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For a role model on the cocoa front, Boyce, who admitted that "in terms of pastry," she's not "a chocolate person," thought back to Sherry Yard's chocolate brownie, with its remarkable "gooey, meringue-y" texture. The Oregon transplant aspires to that consistency for her cookie--"I love that chewy edge, where it gets softer and brownie-like in the middle"--but to a point. Hers, as she describes it, is more "toothsome" than either a brownie or the traditional crackle cookie. This is due to a tweaking of the usual amount of sugar and, again, to the spelt. The latter's germ offsets the former. "It gets in there, and would interrupt the pure, chewy texture," Boyce assumes. The spelt serves yet another purpose. "Chocolate is such a strong flavor, it needs a strong flour to hold up to it," she contended. "You wouldn't use a barley flour, for example, because it's softer." The strength of these well-matched ingredients yields a heartier cookie and negates the need for adding an extra sweetening agent; "You don't want to offset that balance with more sugar." That's one reason why Boyce's over-the-top finish is not the powdered or granulated stuff. She opts for cacao nibs--she's a sucker for their bitterness and nubbiness. We are too, especially when they're garnishing this not-so-sweet that's as chocolatey as they come.
Boyce encourages you to substitute different flours and see if you like the results. Whole wheat would be a good one to start with and can be swapped in equal proportion. And as she writes in the cookbook, "Keep in mind that the cookies will need to chill for two hours before they are baked. Use good-quality chocolate, as it makes all the difference."
Chocolate Chocolate Cookies
From Good to the Grain by Kim Boyce
Makes 2 1/2 dozen
8 ounces (2 sticks) unsalted butter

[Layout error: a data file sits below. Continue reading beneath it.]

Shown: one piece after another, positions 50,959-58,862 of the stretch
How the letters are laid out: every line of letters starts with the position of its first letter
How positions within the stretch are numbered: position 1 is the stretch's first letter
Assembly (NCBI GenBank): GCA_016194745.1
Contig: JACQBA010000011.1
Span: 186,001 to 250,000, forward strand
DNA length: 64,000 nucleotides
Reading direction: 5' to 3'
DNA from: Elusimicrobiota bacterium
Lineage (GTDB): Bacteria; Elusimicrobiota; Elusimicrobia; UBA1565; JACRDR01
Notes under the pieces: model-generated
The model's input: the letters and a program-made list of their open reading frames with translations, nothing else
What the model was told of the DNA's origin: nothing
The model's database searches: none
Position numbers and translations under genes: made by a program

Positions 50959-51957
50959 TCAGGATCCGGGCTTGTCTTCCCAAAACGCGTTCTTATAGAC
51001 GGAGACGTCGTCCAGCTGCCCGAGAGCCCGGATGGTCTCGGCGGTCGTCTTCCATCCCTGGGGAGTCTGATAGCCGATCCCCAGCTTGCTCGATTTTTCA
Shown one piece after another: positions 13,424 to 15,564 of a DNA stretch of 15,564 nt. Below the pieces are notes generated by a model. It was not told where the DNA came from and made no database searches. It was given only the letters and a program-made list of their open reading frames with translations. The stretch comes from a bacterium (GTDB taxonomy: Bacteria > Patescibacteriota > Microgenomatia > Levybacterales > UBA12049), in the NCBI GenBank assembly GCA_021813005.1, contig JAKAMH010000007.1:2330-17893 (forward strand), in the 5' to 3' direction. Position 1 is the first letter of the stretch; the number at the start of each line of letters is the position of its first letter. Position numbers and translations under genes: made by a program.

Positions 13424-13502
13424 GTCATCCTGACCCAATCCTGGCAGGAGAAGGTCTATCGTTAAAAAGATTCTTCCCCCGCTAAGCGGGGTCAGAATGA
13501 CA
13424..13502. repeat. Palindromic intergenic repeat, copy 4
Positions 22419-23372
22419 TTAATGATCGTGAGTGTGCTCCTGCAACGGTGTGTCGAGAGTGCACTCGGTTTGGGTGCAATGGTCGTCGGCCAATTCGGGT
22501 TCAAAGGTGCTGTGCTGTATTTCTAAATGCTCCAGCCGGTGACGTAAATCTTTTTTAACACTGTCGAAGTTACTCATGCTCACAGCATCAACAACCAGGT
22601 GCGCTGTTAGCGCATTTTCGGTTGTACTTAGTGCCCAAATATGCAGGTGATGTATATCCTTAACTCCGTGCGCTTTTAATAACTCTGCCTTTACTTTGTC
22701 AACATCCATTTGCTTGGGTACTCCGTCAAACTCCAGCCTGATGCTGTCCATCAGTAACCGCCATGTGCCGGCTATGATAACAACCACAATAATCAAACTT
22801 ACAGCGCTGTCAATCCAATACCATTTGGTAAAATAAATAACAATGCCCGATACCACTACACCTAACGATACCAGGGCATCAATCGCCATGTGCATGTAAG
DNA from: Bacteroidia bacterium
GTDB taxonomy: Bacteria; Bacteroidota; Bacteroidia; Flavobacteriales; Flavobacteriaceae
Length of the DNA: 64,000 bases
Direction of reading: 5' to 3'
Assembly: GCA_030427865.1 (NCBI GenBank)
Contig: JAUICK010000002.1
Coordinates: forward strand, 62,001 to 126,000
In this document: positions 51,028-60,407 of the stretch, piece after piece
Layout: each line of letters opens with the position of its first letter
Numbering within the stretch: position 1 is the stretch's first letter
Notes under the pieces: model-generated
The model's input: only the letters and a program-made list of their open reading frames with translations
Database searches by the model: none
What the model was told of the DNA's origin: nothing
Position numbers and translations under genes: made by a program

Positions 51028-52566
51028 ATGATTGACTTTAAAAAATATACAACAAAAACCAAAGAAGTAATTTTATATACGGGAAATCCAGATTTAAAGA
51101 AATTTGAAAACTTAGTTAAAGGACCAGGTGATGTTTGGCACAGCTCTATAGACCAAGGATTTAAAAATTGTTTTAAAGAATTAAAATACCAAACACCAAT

8 ounces bittersweet chocolate (about 70 percent cacao), coarsely chopped
21/4 cups sugar
2 cups spelt flour
1 tablespoon plus 1 teaspoon baking powder
2 teaspoons kosher salt
8 ounces bittersweet chocolate (70 to 75 percent cacao), coarsely chopped
1 cup cacao nibs
Parchment for the baking sheets
1. Melt the butter and chocolate in a double boiler or in the microwave, stirring until combined and thoroughly melted.
2. Add the eggs and the sugar to the bowl of a standing mixer fitted with a whisk attachment. Immediately turn the mixer to high speed and whip for 3 minutes. Using a spatula, scrape every bit of the warm chocolate mixture into the mixing bowl. Mix on low speed to combine.
3. Sift the dry ingredients into a large bowl, pouring back into the bowl any bits of grain or other ingredients that may remain in the sifter. Add the dry ingredients to the chocolate mixture and mix on low speed until combined. Remove the bowl from the mixer and scrape down the sides and the bottom of the bowl. Add the remaining chopped chocolate and stir until evenly combined. Chill for at least 2 hours or up to 3 days.
4. Place two racks in the upper and lower thirds of the oven and preheat to 350°F. Line two baking sheets with parchment. Although you can butter the sheets instead, parchment is very useful for these cookies because the large chunks of chocolate tend to stick to the pan.
5. Scoop balls of dough about 2 tablespoons in size. Roll the balls in cacao nibs, covering all but the bottom of the dough with the nibs. Place the balls onto the baking sheets, leaving about 3 inches between them, or about 6 to a sheet.
6. Bake the cookies for 17 to 20 minutes, rotating the sheets halfway through. The cookies will still be soft in the centers but the edges will feel firm and the cacao nibs will be toasted a dark brown. Transfer the cookies, still on the parchment, to the counter to cool. Reline the baking sheets with parchment and repeat with the remaining dough. These cookies are best eaten warm from the oven or later that same day. They'll keep in an airtight container for up to 3 days.
Note: This recipe was not tested by the Bon Appetit Test Kitchen.
Charlotte Druckman (@cettedrucks) is a journalist based in New York City and author of the recently published book Skirt Steak: Women Chefs On Standing the Heat & Staying in the Kitchen.
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Photo by Leela CydBy Charlotte Druckman, Bon Appétit